Password recovery is a fairly frequently used procedure for administrators and engineers. Even though we usually stack our passwords in some word, excel or text file, it’s very easy to forget to update them when changes occur. The end result is you find yourself locked out of the device, wondering what on earth could be the password.
Accessing a Cisco router requires certain privileges. Depending on the router’s configuration, you might be required to firstly log into the router and then enter the popular ‘enable’ password to elevate your access to privileged mode, from where you can issue configuration commands.
This article will show you how you can gain full administrator access to a Cisco router, bypassing all security passwords. The password recovery process, however, can be rendered useless if the administrator has previously configured the router not to allow this process to take place. In this case, the router will warn the user and, if he proceeds, all configuration will be erased, so there will be nothing to recover!
Consider we have a Cisco router (2610 for our example – this procedure is the same for all routers) and we are unable to access it due to a lost password. Console and VTY (telnet) sessions ask for a password which we do not have:
Even if we were able to successfully log into the router, but couldn’t provide the router with the correct ‘enable’ password, we would still need to perform a password recovery procedure.
To initiate the password recovery procedure, connect the rollover cable to the console port, then power the router off and back on. As soon as you receive a prompt showing the boot process, hit Ctrl-Break:
You’ll immediately see the ‘rommon’ prompt, indicating we are in ‘rom monitor’ mode. This is a mini-IOS that allows you to perform very specific tasks in order to recover your router.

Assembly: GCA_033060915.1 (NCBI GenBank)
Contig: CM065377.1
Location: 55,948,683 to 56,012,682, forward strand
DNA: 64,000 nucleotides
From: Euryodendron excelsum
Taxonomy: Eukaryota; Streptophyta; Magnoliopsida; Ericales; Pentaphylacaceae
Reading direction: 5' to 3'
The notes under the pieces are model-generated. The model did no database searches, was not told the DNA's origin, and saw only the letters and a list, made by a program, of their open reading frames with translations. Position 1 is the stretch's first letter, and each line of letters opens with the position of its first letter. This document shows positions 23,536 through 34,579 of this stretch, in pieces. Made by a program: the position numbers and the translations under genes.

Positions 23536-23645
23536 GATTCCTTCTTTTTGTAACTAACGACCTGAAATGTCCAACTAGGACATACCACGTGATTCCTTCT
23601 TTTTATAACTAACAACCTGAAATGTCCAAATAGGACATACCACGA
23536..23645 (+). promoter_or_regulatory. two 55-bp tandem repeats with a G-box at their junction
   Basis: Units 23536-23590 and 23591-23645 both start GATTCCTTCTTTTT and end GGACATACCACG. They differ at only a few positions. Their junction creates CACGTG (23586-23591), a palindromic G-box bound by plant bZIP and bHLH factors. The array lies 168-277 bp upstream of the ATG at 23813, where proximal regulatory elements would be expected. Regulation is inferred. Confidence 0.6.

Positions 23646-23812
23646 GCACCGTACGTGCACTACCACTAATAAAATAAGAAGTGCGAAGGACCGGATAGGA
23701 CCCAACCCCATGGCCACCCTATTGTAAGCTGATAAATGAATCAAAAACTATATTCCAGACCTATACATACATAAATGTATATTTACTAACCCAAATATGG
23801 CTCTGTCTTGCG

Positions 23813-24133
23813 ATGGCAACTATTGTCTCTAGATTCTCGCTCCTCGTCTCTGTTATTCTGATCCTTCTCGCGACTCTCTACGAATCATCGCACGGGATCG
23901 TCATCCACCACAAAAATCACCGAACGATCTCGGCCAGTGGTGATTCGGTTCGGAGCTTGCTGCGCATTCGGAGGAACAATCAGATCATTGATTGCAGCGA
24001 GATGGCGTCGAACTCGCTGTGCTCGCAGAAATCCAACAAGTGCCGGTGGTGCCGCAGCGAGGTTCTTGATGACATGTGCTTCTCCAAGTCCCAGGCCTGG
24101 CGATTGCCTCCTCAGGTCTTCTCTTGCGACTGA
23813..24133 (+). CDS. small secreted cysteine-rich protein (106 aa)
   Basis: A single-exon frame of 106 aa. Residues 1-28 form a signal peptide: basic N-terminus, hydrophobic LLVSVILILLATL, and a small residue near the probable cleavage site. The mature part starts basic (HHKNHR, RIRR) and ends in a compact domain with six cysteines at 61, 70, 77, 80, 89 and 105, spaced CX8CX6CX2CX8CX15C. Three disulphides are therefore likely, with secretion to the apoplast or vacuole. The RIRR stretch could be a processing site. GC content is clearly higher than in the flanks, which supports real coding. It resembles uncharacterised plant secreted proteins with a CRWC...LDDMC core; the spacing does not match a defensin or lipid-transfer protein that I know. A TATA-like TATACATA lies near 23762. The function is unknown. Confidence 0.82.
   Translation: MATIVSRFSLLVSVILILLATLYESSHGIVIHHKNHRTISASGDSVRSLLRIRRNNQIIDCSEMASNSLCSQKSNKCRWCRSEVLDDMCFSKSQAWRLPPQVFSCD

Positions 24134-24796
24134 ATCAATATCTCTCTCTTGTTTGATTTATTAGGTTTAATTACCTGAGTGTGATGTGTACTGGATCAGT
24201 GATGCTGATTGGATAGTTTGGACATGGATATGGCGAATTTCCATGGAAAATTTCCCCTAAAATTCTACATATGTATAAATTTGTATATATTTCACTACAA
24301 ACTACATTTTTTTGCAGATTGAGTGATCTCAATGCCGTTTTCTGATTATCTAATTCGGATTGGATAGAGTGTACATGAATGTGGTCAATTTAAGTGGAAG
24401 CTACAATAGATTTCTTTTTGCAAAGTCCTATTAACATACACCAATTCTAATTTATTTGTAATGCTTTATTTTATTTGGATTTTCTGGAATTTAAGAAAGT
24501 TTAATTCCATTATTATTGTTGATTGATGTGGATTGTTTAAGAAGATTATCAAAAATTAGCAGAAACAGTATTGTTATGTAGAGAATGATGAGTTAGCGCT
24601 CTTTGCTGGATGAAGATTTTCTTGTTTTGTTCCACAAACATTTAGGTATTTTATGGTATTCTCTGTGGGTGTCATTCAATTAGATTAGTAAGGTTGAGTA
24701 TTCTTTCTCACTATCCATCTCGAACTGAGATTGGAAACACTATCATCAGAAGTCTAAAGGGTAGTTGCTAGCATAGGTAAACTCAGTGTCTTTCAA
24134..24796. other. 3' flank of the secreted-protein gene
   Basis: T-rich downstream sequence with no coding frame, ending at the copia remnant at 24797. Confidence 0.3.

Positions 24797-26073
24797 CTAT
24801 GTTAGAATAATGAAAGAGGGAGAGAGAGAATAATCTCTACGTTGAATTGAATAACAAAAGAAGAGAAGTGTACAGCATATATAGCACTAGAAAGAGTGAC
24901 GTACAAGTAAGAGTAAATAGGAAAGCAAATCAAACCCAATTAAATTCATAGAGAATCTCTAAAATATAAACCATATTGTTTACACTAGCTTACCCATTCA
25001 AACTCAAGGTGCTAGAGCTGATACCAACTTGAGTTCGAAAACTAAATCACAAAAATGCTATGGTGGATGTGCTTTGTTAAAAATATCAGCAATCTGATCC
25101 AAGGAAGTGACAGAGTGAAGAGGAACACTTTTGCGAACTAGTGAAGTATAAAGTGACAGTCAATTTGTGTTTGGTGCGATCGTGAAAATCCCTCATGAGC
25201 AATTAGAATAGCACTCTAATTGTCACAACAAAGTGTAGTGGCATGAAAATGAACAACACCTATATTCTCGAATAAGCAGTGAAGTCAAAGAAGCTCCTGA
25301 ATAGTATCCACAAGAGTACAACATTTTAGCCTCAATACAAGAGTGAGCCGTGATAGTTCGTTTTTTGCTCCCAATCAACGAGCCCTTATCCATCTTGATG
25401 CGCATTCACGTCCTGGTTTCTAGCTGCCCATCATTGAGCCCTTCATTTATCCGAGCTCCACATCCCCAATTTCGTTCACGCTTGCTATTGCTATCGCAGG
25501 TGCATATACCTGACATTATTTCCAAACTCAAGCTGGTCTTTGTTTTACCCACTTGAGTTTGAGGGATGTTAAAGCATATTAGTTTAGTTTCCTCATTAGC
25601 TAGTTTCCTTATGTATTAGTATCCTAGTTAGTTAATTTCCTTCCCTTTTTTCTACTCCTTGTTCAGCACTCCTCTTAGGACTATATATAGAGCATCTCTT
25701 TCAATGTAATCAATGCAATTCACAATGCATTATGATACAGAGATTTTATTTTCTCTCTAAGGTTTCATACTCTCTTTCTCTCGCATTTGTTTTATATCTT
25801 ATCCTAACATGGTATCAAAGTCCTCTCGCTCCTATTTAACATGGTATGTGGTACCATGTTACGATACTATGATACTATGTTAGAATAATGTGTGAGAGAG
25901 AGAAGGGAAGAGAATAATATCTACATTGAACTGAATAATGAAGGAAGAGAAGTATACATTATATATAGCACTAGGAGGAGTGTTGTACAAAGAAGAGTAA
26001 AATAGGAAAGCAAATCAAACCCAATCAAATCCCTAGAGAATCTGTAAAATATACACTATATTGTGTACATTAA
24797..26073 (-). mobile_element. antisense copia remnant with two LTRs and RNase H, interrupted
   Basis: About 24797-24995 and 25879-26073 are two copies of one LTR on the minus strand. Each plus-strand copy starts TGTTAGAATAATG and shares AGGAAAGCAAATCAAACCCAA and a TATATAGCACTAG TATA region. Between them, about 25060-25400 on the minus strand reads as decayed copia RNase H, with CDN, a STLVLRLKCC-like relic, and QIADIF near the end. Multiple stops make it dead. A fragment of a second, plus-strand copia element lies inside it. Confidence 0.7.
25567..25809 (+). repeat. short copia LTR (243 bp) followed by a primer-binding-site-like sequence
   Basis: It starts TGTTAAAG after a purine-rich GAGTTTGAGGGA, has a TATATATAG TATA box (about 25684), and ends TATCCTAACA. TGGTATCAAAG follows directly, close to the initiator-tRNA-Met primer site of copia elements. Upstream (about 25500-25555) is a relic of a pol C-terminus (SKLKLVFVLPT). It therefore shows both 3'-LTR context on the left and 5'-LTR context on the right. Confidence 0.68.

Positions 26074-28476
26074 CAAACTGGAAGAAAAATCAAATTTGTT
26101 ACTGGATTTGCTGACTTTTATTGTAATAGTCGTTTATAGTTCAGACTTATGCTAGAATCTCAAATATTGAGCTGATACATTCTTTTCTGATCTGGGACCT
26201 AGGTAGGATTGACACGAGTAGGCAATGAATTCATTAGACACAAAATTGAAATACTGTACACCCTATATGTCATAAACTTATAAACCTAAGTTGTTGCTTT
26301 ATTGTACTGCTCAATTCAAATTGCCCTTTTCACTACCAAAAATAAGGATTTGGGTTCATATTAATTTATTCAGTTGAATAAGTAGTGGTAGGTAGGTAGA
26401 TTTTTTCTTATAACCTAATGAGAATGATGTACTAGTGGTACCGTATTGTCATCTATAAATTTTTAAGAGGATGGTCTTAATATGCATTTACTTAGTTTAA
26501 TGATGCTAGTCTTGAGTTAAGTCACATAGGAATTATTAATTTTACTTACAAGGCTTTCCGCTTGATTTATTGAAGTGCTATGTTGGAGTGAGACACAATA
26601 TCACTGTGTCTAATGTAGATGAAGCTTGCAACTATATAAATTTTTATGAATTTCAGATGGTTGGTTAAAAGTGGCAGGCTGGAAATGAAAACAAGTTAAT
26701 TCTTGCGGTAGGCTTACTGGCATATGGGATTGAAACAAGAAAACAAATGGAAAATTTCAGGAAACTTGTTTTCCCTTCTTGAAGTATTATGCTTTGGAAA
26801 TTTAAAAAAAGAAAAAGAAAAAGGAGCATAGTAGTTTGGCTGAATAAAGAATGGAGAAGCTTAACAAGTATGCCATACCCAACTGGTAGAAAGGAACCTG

Now, to skip our password-protected configuration, we instruct the router to by-pass the configuration located in NVRAM during bootup, and reset the router:
The router will now reset and start its normal bootup process, however, the current configuration will be ignored. When the bootup is complete, you will be prompted to ‘enter the initial configuration dialog’, answer ‘no’:
Next step is to enter ‘Privileged Mode’ and load the router’s configuration from nvram. Then reset the ‘enable’ or ‘secret’ password. To be sure, we’re showing how to reset both, but we’ll only need to use the ‘secret’ password. In addition, we are going to reset the console port’s password:
If you use the ‘login local’ command you’ll need to reset the user account of the password you have lost (in our example, it’s ‘admin’).
Lastly, we need to change the ‘configuration register’ so the router will load the newly modified configuration next time it reboots, save our settings and reboot the router:
The router will now reload and use the new configuration that contains the newly set passwords.
When the router reboots, log in and check your configuration. If you find any interfaces in the ‘shutdown’ state, you’ll need to use the ‘no shutdown’ command to bring them back up. Again, don’t forget to save your configuration!
We’ve shown you how to recover lost passwords and gain control of a Cisco router. Of course there are mechanisms, which can be enabled, that will not allow you to perform the password recovery procedure. In this case, any attempt to recover the passwords or configuration will result in the erasure of the device’s configuration!